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KLÍČ, Karel

* 30. 5. 1841, Hostinné in Podkrkonoší, Czech Republic
† 16. 11. 1926, Vienna, Austria

Inventor (photogravure, copper intaglio printing process)

K. attended secondary non-classical school in Prague and then studied painting at the Academy of fine arts. In 1863 he opened his own lithography workshop in Prague. In 1864 the family moved to Brno, where K. opened his photographic studio »Rafael«, which he later left to his father, while he published the newspaper called Veselé listy. K. was increasingly concerned with caricatures, which he also draw for the Budapest newspaper Borsszem Jankó. In 1869 he moved to Vienna, where he participated in the humorous magazine Der Floh, and later published his own newspaper Humoristischen Blätter. In addition, K. was a highly sought portraitist.
K's interest was directed towards the problems facing quality press, especially semi-tone printing process, which was then a major and unsolvable problem. K. in greater detail dealt with method of etching printing plates and worked together with Jakub Husnik, who was from 1873 to 1875 consultant for securities printing in the State printing works in Vienna.
Apart from printing on paper, K. also dealt with the improvement of paper printing at textiles factory in Neunkirchn (Lower Austria), and later in Josefův Důl in Kosmonosy (Czech Republic). When Pisani on 1st January, 1879 printed quality reproductions on the printing plate, previously prepared in a new way by K., the photogravure was invented – a technique that allowed semi-tone printing, in quality which could not be achieved until then and was therefore rapidly spread.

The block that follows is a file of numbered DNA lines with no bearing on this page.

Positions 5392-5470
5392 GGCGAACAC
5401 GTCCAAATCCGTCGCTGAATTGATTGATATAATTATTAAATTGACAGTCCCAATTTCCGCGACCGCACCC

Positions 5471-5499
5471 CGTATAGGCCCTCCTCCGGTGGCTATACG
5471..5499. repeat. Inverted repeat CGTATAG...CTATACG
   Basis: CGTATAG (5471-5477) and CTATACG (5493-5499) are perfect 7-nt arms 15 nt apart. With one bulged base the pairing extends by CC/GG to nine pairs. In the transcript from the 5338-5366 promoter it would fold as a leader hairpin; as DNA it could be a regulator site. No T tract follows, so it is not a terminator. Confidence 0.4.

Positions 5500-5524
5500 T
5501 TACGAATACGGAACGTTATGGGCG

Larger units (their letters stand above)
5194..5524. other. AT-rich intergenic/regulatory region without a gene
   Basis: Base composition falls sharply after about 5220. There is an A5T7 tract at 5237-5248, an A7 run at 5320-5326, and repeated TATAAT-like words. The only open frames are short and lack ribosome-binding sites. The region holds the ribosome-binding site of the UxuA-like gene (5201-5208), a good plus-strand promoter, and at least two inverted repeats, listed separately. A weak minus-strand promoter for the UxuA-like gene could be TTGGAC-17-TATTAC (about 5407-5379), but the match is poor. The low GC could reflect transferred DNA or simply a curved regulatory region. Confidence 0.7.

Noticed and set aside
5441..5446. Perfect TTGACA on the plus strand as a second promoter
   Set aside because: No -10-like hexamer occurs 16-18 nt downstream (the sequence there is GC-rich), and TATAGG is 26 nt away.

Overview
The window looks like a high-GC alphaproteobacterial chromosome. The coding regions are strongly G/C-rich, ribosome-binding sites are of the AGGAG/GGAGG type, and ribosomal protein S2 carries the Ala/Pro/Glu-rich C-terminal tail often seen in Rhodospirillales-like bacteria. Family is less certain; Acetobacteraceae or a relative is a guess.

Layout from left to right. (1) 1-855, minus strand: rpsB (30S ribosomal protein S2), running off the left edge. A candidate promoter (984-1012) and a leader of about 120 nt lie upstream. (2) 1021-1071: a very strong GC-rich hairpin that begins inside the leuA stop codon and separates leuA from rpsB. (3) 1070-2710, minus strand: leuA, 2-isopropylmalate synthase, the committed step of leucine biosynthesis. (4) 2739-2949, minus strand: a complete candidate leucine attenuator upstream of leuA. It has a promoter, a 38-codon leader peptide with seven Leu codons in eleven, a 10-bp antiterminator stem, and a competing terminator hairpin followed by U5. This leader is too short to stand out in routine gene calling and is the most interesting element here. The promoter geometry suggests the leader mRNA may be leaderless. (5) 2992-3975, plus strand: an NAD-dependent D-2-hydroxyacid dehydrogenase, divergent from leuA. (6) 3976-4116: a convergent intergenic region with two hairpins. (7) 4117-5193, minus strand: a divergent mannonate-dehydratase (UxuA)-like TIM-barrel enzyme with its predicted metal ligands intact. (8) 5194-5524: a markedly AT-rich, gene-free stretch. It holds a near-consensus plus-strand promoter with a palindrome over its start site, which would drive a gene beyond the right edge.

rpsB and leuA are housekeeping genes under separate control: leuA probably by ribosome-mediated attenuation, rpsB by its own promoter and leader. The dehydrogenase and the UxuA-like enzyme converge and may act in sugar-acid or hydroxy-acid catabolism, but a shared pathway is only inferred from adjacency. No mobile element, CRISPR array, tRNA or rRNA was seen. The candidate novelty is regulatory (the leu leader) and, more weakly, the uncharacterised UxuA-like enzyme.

K. was also concerned with the textile printing rotogravure. Knowing this principle, combined with photogravure led him to the development of the paper printing tehnique which resulted from these two bases, i.e. to the invention of copper intaglio printing process (1890). He worked together with Storey brothers and Lancester in England. The company „Rembrandt Intaglio Printing Ltd.“ was founded by the Storey brothers in Lancaster with K. as technical manager to further develop the procedure for rotary printing. Later he became its co-owner.
Rotogravure spread widely from 1910 on with the production of high quality book illustrations and newspapers containing pictures. It was possible to achieve top-quality prints with the use of bent rotary printing, which was in 1992 used for the last time in a Prague printing office. Rotating machinery for rotogravure printing is still used for printing the large number of newspapers copies, colour supplements for daily newspapers and advertising leaflets.

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Izdelava spletnih strani:  Positiva